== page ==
Breast Cancer, Diabetes screening worth it; Postpartum Depression screening not


Earlier this week, I wrote about UK researchers concluding that Postpartum Depression screening was just not cost effective.

Since then, a couple of other studies regarding screening for other conditions have been released.

It seems that screening for Diabetes in primary care qualifies as cost-effective.

And screening for Breast Cancer saves lives despite the habitual over-diagnosis. For every misdiagnosed case, two lives are saved. In fact, the researchers for this study state that approximately 6 women are misdiagnosed and undergo unnecessary treatment for cancer they may never have developed as a result of a false positive at the screening level. In case you were wondering, these researchers are UK based as well.

Hey. Wait.

The researchers from the UK cited over-diagnosis  as one of the reasons formal screening for Postpartum Depression was not cost effective.

And being misdiagnosed with Postpartum Depression does not lead to expensive radiation treatment or other damaging exposures including surgery. At very worst, you may receive a script for an anti-depressant or a referral to a counselor for some talk therapy.

What the….

So lemme get this straight.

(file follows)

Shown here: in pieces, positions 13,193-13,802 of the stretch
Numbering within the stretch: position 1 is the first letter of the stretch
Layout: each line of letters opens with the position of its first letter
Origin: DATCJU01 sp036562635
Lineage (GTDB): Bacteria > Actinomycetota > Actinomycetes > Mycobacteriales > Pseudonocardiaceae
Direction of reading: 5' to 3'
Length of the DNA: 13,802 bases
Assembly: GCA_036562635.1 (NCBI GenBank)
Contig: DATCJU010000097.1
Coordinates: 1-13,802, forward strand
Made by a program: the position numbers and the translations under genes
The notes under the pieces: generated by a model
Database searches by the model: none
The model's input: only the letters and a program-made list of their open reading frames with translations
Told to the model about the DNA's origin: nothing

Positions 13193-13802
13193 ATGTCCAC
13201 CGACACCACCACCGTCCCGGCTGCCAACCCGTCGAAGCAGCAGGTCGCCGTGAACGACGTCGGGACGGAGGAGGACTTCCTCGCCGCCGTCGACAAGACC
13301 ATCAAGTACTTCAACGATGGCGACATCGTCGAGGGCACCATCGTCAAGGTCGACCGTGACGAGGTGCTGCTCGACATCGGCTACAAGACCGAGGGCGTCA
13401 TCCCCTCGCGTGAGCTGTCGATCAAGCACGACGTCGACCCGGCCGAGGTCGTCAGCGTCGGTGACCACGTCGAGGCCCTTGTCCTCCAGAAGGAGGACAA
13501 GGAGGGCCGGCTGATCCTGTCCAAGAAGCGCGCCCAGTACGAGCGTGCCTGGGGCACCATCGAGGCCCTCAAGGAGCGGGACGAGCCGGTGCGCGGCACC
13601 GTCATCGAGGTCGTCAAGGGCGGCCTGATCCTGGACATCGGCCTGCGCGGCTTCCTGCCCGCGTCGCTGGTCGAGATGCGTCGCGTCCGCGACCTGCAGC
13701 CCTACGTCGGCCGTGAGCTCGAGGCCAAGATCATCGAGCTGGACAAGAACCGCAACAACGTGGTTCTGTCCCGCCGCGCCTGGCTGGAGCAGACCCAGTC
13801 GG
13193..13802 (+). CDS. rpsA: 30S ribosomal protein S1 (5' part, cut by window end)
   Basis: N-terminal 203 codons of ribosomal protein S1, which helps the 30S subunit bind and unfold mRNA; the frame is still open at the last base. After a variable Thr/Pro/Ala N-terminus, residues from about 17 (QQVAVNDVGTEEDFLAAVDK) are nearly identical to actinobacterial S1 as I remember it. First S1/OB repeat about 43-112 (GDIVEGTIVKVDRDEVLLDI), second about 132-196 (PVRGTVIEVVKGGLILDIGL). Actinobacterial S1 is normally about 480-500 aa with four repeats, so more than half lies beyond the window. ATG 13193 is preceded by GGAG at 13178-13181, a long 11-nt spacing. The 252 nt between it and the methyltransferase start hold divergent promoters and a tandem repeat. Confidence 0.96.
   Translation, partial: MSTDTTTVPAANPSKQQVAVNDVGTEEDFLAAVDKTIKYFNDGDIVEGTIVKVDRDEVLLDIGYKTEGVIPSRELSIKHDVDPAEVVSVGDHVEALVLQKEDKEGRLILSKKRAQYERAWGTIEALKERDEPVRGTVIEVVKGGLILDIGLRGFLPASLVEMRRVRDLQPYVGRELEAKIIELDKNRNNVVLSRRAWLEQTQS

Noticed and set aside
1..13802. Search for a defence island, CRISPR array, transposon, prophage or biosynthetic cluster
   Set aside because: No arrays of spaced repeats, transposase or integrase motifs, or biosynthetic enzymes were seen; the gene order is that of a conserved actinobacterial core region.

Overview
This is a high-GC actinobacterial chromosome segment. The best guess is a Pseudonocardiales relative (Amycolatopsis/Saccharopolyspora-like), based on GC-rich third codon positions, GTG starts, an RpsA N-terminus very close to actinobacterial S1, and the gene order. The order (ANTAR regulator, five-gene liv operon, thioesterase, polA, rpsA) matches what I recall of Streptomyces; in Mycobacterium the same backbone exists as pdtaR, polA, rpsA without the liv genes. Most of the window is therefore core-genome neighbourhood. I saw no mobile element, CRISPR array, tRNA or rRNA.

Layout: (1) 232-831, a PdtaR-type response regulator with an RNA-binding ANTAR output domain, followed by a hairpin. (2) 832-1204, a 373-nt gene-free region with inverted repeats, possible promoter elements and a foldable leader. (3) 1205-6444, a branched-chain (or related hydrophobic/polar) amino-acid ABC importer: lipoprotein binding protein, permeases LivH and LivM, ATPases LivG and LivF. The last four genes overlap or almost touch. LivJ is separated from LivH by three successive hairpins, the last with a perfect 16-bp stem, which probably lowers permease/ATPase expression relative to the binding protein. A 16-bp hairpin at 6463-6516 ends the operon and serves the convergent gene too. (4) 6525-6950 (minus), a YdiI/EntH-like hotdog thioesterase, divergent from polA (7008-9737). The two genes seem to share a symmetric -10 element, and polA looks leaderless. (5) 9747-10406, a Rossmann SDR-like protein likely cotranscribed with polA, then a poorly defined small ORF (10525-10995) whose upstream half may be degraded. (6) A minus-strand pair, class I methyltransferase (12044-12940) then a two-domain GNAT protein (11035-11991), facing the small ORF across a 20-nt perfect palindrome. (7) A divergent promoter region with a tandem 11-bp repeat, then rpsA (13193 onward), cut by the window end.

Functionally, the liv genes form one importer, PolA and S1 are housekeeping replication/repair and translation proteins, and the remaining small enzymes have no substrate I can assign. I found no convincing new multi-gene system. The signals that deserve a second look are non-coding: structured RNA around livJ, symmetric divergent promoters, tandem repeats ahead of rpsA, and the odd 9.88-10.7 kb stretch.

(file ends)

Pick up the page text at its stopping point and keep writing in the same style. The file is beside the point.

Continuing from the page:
Pumping a woman full of radiation and chemotherapy is hunky dory and cost effective EVEN if she doesn’t need it.

But a quick questionnaire to check on mom’s mental health is NOT?

On what planet does this even BEGIN to make sense??

Let’s also discuss this little nugget. For both the Diabetes and Breast Cancer studies, ACTUAL records were used. The Postpartum Study was compromised of 92 “hypothetical” cases.

When did we stop rating the study of actual records? When did researchers stop including the actual risks and ripples of Postpartum Depression? A woman without Postpartum Depression or who is successfully diagnosed, treated, and recovering is more likely to breastfeed in my opinion. And if she’s nursing, she’s protecting herself and her child from – guess what – Diabetes AND Cancer.

So you really want to practice cost-effective healthcare?

SCREEN women after birth. Ensure their stability, support, and positive outcome with life as a new mom. Encourage them to participate in health practices for themselves and their children. Enabling women to make healthier choices reduces the risk of other issues down the road. Screening saves lives when it comes to Postpartum Mood Disorders. It saves mothers, children, and families. It’s not something you skip over because it’s simply not “cost-effective.” Skip screening and cost will simply shift elsewhere – to diabetes care, cancer care, future mental health care for mom or kids, broken families, etc.

It is simply not acceptable to allow new mothers to continue to suffer. Not acceptable at all.

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3 thoughts on “Breast Cancer, Diabetes screening worth it; Postpartum Depression screening not

  1. Wow that is ridiculous. I just heard recently how mammograms may not be worth it. PPD screening though? If only people took mental illness as seriously as other illnesses.

  2. How much does it really cost to take a few minutes to do a screening? Aren’t new mothers worth the time and any money it might cost to help them feel better? I know my doctor didn’t have all the answers, but they tried really hard. They made referrals and kept in touch with me. But they knew the importance of screenings and follow up.

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